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Will TikTok’s Influence Last After Trends Like ‘Latte Makeup’ and ‘Girl Dinners’?

TikTok, with its short videos, stormed into the U.S. market originating from the Chinese app Douyin. In under six years, TikTok is now a pivotal part of American consumer culture, accelerating trends and reshaping the engagement with food and fashion.

TikTok’s rise has not come without controversy. Concerns over national security led Congress to consider banning the app unless its Chinese parent company, ByteDance, sells its stake. ByteDance and TikTok have both filed lawsuits, citing First Amendment rights. Despite this turmoil, TikTok’s influence remains strong.

The platform’s power in trendsetting is evident. For example, interest in bright pink blush and brown lipstick surged last year due to TikTok videos featuring “cold girl” and “latte” makeup. Various quirky clothing trends like “cottagecore” and “coastal grandma” owe their popularity to TikTok.

Many TikTok trends are short-lived, challenging businesses to gauge which ones warrant their attention. The Pew Research Center notes that a significant portion of TikTok’s over 170 million American users are under 30—a demographic highly valued by retailers. Even uninterested shoppers might find themselves purchasing items influenced by TikTok without realizing it.

What sets TikTok apart from previous platforms? Experts often point to its personalized recommendation algorithm as the key to its success. The technology behind TikTok’s “For You” feed remains largely undisclosed.

Jake Bjorseth, founder of the ad agency Trndsttrs, which specializes in Generation Z, believes TikTok’s interest-based algorithm connects like-minded users more effectively than platforms based on personal contacts. TikTok also democratized content creation, making high-quality videos without filters or special equipment, thereby fostering more genuine connections between creators and followers.

Critics argue that TikTok, like other social media platforms, can be addictive and encourage unnecessary consumption. Some even claim it promotes harmful behaviors, such as younger viewers adopting skincare routines meant for older women. Despite these criticisms, TikTok has a loyal fan base hoping it will persist.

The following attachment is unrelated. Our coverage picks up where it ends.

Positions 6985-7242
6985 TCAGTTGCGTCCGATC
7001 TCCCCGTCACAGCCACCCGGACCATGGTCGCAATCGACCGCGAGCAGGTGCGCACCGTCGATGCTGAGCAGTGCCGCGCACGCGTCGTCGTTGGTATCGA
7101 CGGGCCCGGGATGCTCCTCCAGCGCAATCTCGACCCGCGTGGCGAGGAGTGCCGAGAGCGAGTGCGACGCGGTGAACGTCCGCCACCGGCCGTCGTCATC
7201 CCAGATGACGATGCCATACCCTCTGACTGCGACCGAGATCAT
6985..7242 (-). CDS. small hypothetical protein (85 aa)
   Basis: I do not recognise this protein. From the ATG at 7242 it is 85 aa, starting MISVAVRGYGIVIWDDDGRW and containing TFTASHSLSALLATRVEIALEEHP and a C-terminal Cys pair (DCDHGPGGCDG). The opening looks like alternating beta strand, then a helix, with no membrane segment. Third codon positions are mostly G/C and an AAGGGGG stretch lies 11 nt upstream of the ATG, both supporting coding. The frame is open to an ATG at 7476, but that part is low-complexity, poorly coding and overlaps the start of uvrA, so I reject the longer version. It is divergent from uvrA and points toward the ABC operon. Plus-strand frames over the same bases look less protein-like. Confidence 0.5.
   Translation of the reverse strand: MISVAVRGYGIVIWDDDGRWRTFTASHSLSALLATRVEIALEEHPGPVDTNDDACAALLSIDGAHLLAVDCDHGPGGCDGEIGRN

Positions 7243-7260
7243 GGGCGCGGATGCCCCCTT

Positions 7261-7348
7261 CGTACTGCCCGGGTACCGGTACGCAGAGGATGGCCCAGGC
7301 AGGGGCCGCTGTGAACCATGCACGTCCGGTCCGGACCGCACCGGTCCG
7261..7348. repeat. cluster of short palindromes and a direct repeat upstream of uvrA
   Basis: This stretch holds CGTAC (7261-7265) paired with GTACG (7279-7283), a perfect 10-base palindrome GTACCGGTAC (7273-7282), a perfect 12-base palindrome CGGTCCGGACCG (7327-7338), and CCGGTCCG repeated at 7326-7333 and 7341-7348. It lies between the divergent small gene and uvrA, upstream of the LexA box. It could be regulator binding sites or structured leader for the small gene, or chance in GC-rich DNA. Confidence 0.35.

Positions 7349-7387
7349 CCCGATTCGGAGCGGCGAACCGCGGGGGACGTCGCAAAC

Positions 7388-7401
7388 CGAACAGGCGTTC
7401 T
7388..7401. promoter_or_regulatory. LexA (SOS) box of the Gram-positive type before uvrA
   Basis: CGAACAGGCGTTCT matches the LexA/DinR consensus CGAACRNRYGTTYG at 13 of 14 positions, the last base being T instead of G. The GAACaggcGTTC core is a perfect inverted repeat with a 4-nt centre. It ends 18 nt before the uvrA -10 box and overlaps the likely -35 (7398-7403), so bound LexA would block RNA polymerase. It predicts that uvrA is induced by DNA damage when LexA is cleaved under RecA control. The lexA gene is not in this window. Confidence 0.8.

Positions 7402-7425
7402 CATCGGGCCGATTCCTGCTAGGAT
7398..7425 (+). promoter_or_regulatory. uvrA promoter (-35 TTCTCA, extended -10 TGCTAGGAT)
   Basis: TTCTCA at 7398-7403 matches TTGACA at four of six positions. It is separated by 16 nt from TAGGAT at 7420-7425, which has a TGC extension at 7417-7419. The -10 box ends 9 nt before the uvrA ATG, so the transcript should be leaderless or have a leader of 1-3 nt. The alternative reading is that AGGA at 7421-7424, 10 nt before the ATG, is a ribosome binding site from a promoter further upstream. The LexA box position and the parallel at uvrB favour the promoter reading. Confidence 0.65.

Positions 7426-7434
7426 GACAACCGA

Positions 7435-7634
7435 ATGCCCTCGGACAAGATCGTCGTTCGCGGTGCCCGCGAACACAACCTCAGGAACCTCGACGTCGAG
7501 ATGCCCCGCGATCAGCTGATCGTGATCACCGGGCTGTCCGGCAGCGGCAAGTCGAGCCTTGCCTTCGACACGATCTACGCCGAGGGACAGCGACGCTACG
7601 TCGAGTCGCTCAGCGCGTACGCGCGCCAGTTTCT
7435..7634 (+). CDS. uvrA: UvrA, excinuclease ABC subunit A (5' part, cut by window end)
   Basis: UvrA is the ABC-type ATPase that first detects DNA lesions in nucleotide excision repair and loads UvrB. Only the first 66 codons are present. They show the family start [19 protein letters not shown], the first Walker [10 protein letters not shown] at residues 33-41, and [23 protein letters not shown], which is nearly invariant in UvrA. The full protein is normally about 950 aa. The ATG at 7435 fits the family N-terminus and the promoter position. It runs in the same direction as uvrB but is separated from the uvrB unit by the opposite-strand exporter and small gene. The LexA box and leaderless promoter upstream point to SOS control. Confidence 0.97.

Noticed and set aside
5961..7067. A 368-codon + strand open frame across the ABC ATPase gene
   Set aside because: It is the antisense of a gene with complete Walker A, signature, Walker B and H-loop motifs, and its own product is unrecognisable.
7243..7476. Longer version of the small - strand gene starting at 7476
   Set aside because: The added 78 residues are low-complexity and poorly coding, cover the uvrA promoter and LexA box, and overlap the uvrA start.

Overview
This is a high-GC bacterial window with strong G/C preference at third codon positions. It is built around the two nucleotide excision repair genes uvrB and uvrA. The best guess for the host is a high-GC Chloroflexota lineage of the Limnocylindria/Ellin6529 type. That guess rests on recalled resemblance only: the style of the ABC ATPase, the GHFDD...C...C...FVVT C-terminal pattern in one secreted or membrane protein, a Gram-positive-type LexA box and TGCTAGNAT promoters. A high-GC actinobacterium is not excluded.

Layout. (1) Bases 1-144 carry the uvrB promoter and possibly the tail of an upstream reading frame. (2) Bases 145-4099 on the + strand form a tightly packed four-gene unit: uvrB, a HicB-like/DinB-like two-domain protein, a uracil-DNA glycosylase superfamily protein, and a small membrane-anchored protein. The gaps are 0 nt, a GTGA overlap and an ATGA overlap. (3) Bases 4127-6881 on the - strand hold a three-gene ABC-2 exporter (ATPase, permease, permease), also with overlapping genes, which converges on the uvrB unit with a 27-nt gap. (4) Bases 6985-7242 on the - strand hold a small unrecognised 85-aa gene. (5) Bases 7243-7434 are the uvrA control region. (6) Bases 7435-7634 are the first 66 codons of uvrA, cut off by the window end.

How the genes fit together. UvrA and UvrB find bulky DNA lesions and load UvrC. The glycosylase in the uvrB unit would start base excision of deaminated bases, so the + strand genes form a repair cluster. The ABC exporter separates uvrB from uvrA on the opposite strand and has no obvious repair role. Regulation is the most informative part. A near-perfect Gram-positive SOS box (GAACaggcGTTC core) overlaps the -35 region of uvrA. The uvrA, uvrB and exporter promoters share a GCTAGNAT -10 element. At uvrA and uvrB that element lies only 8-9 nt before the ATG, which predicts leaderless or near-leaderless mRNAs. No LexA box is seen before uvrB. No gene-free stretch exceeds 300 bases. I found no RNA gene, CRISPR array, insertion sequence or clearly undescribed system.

Casey Lewis, a New York-based trend analyst, noticed TikTok’s influence on fashion when videos about Birkenstock’s Boston clogs dominated her “For You” feed. The unexpected popularity of these once niche items highlights how TikTok trends can transform consumer perceptions seemingly overnight.

TikTok’s rapid trend cycles can be overwhelming. Styles like “Barbiecore” and “dadcore” emerged simultaneously, influencing spending in subtle yet significant ways. Even on a tight budget, recent college graduate Daniella López White found TikTok invaluable for discovering affordable fashion tips and boosting her confidence through plus-size content creators.

TikTok’s impact extends to the culinary world. The platform became a hub for home cooking during the COVID-19 pandemic, thanks to its simple recipes and inventive food hacks. Celebrity chef Gordon Ramsay praised TikTok’s food community for its creativity.

TikTok revived interest in foods like cottage cheese. U.S. sales of cottage cheese soared as videos featuring it in innovative recipes amassed millions of views. Ben Sokolsky of Daisy Brand noted that social media has rekindled widespread interest in this once underappreciated product.

TikTok’s culinary trends also inspired offline following. For instance, Olivia Maher’s viral “girl dinner” post led to the creation of multiple cookbooks. However, not all food trends are safe; a 14-year-old Massachusetts boy died after trying a dangerous TikTok challenge involving an extremely spicy tortilla chip.

The beauty industry has also been transformed by TikTok. Ingredients quickly gain or lose favor based on viral videos, and users showcase their latest purchases or caution against certain products. TikTok influencers have popularized looks like faux freckles and the “clean girl” aesthetic.

Though some criticize TikTok for promoting excessive consumption, others credit the platform for pressuring brands to offer a broader range of skin tones and hair types. Influencer Tiffany Watson, with over 31,000 TikTok followers, believes the platform promotes a more inclusive beauty standard than other social media sites.

Source: Associated Press